Label: Environment

April 25, 2013

Look at the amazing rooftop garden atop the Omni Hotel in Fort Worth, Texas, where I’m attending the annual Texas Library Association meeting. This is the view outside my window!


The hotel’s chef supervises this garden, where they grow a wide variety of peppers (a critical ingredient in southwestern food) and herbs to be used in preparing food for the hotel restaurant.

There are more than 20,000 square feet of landscaped rooftops on the hotel, which filter rainwater and conserve energy by helping to reduce the effect of the Texas summer heat.

They have also installed motion-sensor lighting which shuts off during quiet hours and use all hybrid vehicles for shuttling guests. I am so pleased to be staying in such an environmentally conscious hotel.

Texas Librarians - please come say hi at the StarWalk Kids booth #2236. I want to show you our beautiful streaming eBook collection of great kids’ literature for your libraries! 

Posted by: Seymour Simon

(1) Comments  •   Labels: Conservation, Environment, Earth Day 2013   •  Permalink (link to this article)

April 5, 2013

Here’s something to think about as we prepare for Earth Day. The Scandinavian country of Denmark generates 25% of all the power used in the country with these offshore wind turbines. Denmark’s government plans to increase that outpu to 50% of all power by 2020.

There are natural, constantly renewing energy sources all around us, like the sun, the wind, or the constant movement of the tides. What could we do in our country to generate more of our power from these clean energy sources? 

Food for thought as we approach Earth Day, 2013.

Posted by: Seymour Simon

(13) Comments  •   Labels: Conservation, Environment, Earth Day 2013   •  Permalink (link to this article)

April 1, 2013

Today we begin our month-long Earth Day 2013 coverage on the Seymour Science blog. This month we are committing to Meatless Mondays (do you know why that helps reduce CO2 emissions? We will write about that next Monday). We will also be measuring our carbon footprints, suggesting fun and valuable projects that you can do to help protect our environment, and simply celebrating the magnificent beauty of our planet home.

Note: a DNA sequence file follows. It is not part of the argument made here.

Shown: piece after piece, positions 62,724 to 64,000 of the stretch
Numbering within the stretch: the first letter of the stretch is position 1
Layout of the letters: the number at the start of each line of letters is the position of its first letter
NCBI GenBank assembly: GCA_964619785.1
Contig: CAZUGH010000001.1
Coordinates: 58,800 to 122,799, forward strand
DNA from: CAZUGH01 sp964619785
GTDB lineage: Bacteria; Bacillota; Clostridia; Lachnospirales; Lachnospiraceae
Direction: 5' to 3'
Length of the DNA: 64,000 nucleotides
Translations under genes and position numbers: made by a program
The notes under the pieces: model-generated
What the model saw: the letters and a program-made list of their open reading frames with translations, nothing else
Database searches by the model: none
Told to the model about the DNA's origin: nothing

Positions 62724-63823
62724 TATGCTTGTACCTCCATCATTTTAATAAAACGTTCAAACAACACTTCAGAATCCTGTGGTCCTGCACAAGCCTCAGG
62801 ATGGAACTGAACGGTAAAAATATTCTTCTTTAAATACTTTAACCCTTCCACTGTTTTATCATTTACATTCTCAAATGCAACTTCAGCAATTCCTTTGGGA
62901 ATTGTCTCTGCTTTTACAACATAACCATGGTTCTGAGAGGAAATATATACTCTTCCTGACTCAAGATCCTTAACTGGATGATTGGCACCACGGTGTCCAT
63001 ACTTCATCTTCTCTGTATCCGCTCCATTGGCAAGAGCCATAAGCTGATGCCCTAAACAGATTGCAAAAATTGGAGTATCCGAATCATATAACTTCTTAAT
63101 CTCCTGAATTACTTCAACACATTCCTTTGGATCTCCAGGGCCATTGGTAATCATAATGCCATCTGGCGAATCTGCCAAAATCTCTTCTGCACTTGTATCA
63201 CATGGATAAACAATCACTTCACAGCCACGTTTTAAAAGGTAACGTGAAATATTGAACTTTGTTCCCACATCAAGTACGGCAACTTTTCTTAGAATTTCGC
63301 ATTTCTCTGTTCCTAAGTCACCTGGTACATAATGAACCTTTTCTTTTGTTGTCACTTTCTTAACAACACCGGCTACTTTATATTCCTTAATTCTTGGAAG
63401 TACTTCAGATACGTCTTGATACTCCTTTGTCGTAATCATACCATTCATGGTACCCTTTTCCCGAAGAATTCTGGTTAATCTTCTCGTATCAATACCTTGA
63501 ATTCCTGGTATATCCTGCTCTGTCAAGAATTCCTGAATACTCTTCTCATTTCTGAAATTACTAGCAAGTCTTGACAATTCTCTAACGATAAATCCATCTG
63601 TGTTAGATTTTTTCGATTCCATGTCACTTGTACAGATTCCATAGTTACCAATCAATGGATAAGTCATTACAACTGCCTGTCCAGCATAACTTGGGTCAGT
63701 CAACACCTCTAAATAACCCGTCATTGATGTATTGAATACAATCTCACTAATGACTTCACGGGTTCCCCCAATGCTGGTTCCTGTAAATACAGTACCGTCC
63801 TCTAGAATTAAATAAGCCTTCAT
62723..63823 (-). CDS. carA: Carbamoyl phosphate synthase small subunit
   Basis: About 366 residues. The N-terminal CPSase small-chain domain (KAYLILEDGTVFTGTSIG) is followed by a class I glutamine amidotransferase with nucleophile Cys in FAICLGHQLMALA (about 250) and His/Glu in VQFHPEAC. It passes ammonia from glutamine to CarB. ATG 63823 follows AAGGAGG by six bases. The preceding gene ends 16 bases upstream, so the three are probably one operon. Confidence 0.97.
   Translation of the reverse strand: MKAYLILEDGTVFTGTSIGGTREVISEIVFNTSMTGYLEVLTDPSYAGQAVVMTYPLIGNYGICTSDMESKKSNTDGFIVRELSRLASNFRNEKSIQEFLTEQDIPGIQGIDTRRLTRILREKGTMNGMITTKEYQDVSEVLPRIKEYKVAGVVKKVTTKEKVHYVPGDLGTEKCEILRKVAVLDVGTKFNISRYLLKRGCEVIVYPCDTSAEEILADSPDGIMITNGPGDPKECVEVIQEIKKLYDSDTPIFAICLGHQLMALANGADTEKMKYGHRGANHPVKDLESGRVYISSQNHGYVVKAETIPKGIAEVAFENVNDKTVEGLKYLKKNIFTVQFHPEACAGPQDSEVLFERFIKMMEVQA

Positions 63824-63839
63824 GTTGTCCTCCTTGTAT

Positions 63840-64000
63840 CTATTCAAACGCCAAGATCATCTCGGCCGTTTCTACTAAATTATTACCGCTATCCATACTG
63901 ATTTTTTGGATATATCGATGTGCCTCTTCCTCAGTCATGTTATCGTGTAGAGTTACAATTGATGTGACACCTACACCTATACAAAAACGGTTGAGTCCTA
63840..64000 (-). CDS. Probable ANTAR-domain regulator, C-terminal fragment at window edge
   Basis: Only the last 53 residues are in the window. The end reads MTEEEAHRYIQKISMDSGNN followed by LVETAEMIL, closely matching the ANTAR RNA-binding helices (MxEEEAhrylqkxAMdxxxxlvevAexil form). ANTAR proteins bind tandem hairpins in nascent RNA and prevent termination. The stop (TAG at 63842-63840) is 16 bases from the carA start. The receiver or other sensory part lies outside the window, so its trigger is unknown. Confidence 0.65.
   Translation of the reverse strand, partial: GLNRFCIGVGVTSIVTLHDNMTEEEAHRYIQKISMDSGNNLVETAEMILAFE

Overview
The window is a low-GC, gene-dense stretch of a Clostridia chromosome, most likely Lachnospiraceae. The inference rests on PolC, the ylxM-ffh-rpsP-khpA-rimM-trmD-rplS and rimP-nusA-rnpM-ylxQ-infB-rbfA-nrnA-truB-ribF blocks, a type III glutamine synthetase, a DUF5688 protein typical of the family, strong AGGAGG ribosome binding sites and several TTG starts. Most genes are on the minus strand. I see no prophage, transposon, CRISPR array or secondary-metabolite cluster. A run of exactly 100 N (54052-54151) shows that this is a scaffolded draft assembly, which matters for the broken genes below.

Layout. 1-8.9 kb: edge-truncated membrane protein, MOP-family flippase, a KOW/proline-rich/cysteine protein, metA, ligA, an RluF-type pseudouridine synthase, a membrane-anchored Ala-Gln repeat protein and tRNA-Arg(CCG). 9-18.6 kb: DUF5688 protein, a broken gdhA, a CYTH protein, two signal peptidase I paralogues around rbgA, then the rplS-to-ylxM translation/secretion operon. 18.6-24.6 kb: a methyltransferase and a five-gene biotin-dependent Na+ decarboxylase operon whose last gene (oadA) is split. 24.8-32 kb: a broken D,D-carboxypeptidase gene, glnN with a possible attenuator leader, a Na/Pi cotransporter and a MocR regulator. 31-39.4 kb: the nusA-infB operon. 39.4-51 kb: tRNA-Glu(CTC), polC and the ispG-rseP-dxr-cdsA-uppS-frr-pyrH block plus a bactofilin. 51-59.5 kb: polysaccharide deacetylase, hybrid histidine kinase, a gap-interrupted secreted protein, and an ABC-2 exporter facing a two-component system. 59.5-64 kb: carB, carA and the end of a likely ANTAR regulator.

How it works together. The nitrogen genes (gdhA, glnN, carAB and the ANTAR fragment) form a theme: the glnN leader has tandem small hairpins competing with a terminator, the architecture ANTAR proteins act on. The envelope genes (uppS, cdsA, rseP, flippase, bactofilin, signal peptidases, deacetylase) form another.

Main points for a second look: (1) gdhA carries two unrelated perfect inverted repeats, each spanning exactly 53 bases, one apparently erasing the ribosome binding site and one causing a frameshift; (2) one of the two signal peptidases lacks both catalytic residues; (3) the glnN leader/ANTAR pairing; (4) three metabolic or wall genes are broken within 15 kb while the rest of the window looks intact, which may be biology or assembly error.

We look forward to your comments throughout the month of April. Tell us what you are doing to celebrate Earth Day in your home, school or community. We hope that you will make it Earth Day, EVERY day, not just in April, but throughout the year.


Photo: "Frog Dancing after Rain" by Shikhei goh

Posted by: Seymour Simon

(2) Comments  •   Labels: Conservation, Environment, Earth, Earth Day 2013, Frogs   •  Permalink (link to this article)

April 30, 2011

I am so proud of all of you who wrote to me in response to Earth Day! Today, the last day of April, we posted almost 300 promises that you have made to Earth Day’s BILLION ACTS OF GREEN website. Seymour Science readers have really stepped up to make a difference! I feel sure that you will all work hard to continue caring for our planet Earth every day.

As promised, we are publishing everyone’s writing about why they care about Earth Day. This list is alphabetical, so find your name and show your writing to your families, your teachers, your librarians and your friends. You are part of an important cause, and each of you deserves to be very proud of what you’ve done. 




Dear Mr. Simon, My carbon footprint was very surprising to me. To know how large of a footprint I am leaving is mind blowing. My carbon foot is 19.9. I have a fairly large family. I have 5 people in my family. To reduce my carbon footprint I could turn off the T.V. when I am not watching it. Also, I could reduce the amount of time I use the T.V. Another thing I could do is buy a reusable water bottle. I could also eat less fast food.  Sincerely, Alana




Alana B.:           

  I am going to celebrate Earth month 2011 by doing many good things for the Earth. A few things that I will do is cleaning up the nearby creeks and roads. Also, I will make the people that surround me aware of the Earth and how much we need to help it.




I love trees and that’s why I don’t waste paper so I recycle and encourage others to care about are world like a mother would care for her newborn. We can all do this together so join me!




  Hey Seymour Simon!  Our class is recycling all of our paper to help the environment!!!!!!!! Our class is going green!!!!!






  I am going to help my neighbors recycle (pick up) stray trash on the streets and our community!  Earth Day is everyday! ALWAYS RECYCLE!





  Me and my mom grow our own food like fruits and vegetables. Maybe I could start a garden at my dad’s too and that is how I will help the earth.



Amelia P.:           

  Hey Seymour Simon! Our class (Ms.Wolf’s class.) is going green! We are recycling all of our old papers! Your butterfly garden is really cool!



Andrew H.:           

  Dear Seymour Simon, 
My name is Andrew and I am a student at Churchville Elementary. My carbon footprint was 16.25. I am not too proud about that so I’ve been trying to lessen that score by walking more to "baseball practice" or my friend’s house. I also am only washing my clothes when I need to. My new wash day is Friday instead of ever other day. I also bought an aluminum bottle for water. I thank you for this opportunity to write back to you. Sincerely, Andrew


  My Earth Day Pledge is that I will never ever litter,

and not use too much electricity. 




  Here’s my idea to save the earth: when you’re done with electric appliances, more

Posted by: Seymour Simon

(4) Comments  •   Labels: Global Warming, Kids Write, Conservation, Environment, Earth Day 2011   •  Permalink (link to this article)

August 15, 2010

Hello fellow Shipmates,